A compost worm is always an earthworm, but an earthworm is not always a compost worm.
Confusing? please note:
In the Netherlands there are 25 to 50 species of earthworms. It is a kind of collective name. You can divide them into three main groups:
-Deep diggers or commuters
Compost worms are litter worms. They help in the digestion of the litter such as dry leaves. So you can always find them on the surface, under or between leaves, or in manure and compost heaps. Within this group there are again different species. To make it easy, they also have all kinds of other names and are difficult to distinguish from each other. You can recognize them by their reddish-brown color with yellow stripes. Hence the name tiger worm. The best known compost worms are the Eisinia Fetida and the Eisinia Hortensis. The compost worms you buy at Balkonton are a mix of these two compost worms.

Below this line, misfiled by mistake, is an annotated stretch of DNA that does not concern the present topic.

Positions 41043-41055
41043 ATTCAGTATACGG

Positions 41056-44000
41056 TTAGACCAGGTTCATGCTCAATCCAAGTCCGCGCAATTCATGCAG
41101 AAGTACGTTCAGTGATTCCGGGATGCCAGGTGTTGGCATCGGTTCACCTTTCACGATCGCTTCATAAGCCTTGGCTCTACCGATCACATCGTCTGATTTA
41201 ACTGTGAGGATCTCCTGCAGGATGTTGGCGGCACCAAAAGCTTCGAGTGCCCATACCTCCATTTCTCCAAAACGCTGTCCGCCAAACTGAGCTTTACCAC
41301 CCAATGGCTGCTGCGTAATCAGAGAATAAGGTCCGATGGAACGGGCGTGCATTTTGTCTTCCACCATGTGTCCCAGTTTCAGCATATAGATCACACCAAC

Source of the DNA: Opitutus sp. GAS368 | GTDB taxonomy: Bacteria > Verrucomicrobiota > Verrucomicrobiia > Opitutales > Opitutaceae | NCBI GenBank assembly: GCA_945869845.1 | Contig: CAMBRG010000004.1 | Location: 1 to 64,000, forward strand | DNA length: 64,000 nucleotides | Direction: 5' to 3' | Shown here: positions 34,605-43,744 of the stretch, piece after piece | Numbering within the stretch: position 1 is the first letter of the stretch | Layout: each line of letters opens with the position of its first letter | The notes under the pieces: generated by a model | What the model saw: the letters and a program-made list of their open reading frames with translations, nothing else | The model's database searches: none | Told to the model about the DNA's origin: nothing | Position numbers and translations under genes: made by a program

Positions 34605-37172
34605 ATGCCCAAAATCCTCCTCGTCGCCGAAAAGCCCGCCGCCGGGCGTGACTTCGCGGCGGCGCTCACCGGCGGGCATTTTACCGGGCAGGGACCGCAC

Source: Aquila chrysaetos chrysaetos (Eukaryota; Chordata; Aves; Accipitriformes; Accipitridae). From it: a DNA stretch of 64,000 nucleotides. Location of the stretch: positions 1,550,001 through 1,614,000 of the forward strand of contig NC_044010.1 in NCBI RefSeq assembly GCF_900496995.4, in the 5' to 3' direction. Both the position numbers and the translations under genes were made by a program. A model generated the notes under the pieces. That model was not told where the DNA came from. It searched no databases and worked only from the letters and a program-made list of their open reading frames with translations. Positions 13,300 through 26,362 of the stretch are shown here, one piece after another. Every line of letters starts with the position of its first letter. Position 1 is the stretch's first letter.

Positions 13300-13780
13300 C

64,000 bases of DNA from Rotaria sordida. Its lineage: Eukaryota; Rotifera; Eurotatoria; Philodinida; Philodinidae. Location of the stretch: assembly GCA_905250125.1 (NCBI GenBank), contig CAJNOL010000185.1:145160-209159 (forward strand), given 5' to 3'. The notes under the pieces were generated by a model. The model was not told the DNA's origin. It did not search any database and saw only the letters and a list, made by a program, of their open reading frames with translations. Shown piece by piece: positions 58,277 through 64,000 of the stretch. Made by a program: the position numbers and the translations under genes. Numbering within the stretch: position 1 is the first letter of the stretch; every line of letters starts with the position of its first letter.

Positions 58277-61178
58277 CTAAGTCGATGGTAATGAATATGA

The somewhat greyish light brown worm that you encounter everywhere when you put a shovel in the (healthy) bottom and let it vibrate is called the ‘common greyworms’ or ‘porrectodea calliginosa’. It digests less waste, and lives in the earth and not in the litter. It is super important for a healthy soil. Because he digs corridors and pulls the waste and excrement of the litter worms deeper into the ground. Up to about 40 cm. In the worm bin he can survive but does not really contribute much to composting. In the Balkonton Classic it is useful. The somewhat purple worm that you find everywhere in healthy gardens in the earth is a pendulum worm that digs deep passages up to the groundwater. This ‘Lubricus terrestris’ is also called ‘common rgenworm’ The passages that this worm digs are perfect tunnels for the growth, aeration, and watering of the plant roots. These deep diggers obviously have nothing to do with your worm bin. In nature they are super important.
In a healthy ecosystem, all these earthworms have an important function. Unfortunately, you encounter them less and less due to over-fertilization and the use of toxins. That is why it is so important that we switch to circular agriculture for greater biodiversity. Support the farmers in the transition and buy organic as much as possible. With this you not only help the farmers but also the worms! And ultimately the whole cycle that depends on it.